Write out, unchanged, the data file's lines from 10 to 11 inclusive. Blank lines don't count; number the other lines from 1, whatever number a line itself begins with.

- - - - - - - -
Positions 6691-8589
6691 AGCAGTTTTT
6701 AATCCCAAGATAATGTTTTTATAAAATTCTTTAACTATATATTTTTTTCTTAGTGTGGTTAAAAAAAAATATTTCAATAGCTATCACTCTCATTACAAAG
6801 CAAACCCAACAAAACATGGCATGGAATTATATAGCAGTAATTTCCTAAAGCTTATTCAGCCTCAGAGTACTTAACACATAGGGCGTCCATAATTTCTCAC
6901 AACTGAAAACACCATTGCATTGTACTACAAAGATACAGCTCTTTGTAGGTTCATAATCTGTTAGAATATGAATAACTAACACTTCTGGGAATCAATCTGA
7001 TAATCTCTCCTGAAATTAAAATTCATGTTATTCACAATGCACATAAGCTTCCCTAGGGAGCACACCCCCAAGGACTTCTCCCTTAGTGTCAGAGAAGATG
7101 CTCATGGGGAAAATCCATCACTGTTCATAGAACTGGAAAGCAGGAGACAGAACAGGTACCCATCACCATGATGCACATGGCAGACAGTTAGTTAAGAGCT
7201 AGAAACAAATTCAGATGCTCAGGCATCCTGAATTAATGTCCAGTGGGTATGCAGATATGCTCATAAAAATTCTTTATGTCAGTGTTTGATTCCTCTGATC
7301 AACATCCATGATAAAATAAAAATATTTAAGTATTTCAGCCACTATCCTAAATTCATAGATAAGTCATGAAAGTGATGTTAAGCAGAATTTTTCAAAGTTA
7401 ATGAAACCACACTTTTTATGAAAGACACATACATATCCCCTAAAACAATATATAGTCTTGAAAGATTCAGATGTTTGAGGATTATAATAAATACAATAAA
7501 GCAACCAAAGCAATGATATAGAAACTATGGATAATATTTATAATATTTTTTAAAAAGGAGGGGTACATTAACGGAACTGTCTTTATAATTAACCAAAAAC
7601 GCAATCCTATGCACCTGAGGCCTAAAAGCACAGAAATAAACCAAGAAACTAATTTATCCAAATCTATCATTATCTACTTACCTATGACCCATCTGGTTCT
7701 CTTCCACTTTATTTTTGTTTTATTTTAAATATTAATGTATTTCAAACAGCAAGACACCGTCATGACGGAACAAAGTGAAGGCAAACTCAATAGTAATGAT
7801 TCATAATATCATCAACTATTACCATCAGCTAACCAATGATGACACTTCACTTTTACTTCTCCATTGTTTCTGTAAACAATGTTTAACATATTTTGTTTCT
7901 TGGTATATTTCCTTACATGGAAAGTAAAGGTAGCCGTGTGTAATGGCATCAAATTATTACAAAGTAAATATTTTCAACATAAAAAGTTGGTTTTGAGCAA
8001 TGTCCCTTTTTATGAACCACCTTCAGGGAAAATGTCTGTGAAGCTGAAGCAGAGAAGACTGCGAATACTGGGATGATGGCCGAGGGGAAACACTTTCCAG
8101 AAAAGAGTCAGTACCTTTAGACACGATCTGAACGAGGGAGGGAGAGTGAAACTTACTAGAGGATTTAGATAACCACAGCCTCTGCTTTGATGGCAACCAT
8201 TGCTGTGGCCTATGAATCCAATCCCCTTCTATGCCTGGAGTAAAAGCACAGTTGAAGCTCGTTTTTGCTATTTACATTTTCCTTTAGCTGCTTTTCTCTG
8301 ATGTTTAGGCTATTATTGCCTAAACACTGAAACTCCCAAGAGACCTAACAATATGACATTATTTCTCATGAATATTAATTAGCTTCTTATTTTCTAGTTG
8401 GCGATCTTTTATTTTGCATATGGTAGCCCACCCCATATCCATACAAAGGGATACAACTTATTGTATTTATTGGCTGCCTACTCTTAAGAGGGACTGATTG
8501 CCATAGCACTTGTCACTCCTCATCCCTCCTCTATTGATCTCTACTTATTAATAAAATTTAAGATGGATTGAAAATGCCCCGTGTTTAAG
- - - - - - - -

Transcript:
7401 ATGAAACCACACTTTTTATGAAAGACACATACATATCCCCTAAAACAATATATAGTCTTGAAAGATTCAGATGTTTGAGGATTATAATAAATACAATAAA
7501 GCAACCAAAGCAATGATATAGAAACTATGGATAATATTTATAATATTTTTTAAAAAGGAGGGGTACATTAACGGAACTGTCTTTATAATTAACCAAAAAC